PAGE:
Michael G. Peletz

Samuel Candler Dobbs Professor

Office: 220 Anthropology

Phone: 404-727-0484

Email: mpeletz@emory.edu

Education

  • PhD, University of Michigan, 1983

Research

Specializations

  • Social and cultural theory
  • Law, discipline, and social justice
  • Islam and religious change
  • Gender and sexuality
  • Cultural politics of modernity
  • Historical anthropology
  • Malaysia, Southeast Asia, Pacific Rim, the Muslim world

 

Michael G. Peletz joined Emory in 2006 and served as Chair of the Department from 2009 to 2012. His teaching and research interests focus on social and cultural theory; gender and sexual diversity; law, discipline, and social justice; and the cultural politics of religion -- especially Islam -- and modernity, particularly in Southeast Asia and the Muslim world. He has done extensive fieldwork in Malaysia; his research and teaching interests have also involved travel to Singapore, Indonesia, Thailand, Myanmar, Vietnam, the Netherlands, the UK, and elsewhere.



Professor Peletz’s most recent book, Sharia Transformations: Cultural Politics and the Rebranding of an Islamic Judiciary, was published by the University of California Press in 2020. The book deals with processes of bureaucratization, rationalization, corporatization, and Islamization in Malaysia's cultural and political fields since the late 1970s. It also addresses relevant comparative data from Indonesia and Egypt and some of their theoretical implications. Important themes the book engages include whether women are getting more justice than in earlier decades, and why neoliberalism commonly goes hand-in-hand both with a punitive turn in legal realms and more expansive cultural-political arenas, and with developments of a pastoral nature.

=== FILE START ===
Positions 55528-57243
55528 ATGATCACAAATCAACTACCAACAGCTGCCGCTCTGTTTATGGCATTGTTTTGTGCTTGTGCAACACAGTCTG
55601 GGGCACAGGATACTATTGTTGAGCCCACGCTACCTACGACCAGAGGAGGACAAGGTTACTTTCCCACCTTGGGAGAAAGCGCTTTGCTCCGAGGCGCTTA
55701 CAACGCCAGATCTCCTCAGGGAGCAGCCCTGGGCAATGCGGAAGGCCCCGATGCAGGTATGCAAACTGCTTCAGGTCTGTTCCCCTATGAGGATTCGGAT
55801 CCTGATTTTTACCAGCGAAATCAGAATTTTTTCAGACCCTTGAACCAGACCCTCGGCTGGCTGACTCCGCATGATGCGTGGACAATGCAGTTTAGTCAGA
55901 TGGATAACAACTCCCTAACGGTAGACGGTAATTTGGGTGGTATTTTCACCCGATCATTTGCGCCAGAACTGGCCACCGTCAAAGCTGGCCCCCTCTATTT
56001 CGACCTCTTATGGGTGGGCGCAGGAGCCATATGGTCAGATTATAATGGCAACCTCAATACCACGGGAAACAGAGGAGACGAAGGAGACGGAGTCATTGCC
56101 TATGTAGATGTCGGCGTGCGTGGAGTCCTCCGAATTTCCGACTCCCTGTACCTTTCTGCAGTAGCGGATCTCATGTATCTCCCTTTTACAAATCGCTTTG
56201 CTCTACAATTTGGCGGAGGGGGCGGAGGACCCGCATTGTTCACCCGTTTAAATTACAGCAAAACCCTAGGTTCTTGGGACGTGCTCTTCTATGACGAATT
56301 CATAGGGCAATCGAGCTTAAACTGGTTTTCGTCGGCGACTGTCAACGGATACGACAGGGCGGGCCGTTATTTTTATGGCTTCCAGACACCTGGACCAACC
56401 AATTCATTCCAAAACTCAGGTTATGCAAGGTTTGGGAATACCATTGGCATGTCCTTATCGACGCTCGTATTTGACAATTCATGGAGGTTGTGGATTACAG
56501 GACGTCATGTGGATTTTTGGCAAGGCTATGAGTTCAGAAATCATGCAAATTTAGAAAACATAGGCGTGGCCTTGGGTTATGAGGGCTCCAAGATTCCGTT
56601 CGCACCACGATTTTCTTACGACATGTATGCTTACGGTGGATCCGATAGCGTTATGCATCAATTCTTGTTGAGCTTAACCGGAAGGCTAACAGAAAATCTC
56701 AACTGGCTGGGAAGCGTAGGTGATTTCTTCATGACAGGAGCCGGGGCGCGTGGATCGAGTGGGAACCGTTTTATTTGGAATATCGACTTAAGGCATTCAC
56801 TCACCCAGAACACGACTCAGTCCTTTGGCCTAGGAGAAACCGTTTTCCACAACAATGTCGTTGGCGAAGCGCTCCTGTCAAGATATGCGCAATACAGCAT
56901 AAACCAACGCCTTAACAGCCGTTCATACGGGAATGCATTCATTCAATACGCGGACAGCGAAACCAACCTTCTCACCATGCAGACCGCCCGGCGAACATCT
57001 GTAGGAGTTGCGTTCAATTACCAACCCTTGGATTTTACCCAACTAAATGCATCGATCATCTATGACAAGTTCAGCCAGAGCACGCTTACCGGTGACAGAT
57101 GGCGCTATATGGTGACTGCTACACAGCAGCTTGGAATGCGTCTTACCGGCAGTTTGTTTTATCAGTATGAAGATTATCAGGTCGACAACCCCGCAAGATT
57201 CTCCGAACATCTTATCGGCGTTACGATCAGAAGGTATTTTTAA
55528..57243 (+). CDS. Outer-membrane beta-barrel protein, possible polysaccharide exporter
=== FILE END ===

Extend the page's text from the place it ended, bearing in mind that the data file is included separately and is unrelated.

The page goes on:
Professor Peletz’s earlier books have focused on gender, sexuality, and body politics across Asia (Peletz 2011/2017), and on the ways that Islamic courts in Malaysia are involved in struggles to define the role of Islam with respect to the maintenance of national sovereignty and variously construed projects of modernity and civil society in an age of globalization (Peletz 2002). His 2009 book, Gender Pluralism: Southeast Asia Since Early Modern Times was designated by the journal Choice as an “Outstanding Academic Title, 2009”. The book examines three big ideas -- difference, legitimacy, and pluralism -- and is chiefly concerned with how people construe and deal with variation among fellow human beings. Why under certain circumstances do people embrace even sanctify differences, or at least begrudgingly tolerate them, and why in other contexts are people less receptive to difference, sometimes overtly hostile to it and bent on its eradication? What are the cultural and political conditions conducive to the positive valorization and acceptance of difference? And, conversely, what conditions undermine or erode such positive views and acceptance? Taking as its point of departure the prevalence of transgendered ritual specialists and the prestige accorded them throughout much of Southeast Asia’s history, the book examines pluralism in gendered fields and domains in Southeast Asia since the early modern era, which historians and anthropologists of the region commonly define as the period extending roughly from the 15th to the 18th centuries.



Professor Peletz has served as chair or member of doctoral dissertation committees for graduate students who have done fieldwork in Indonesia, Malaysia, Singapore, Thailand, Vietnam, China, India, Bangladesh, Pakistan, Egypt, Oman, Lebanon, Turkey, Morocco, Kenya, and Germany. He welcomes the opportunity to continue his engagements with graduate students working in diverse locales.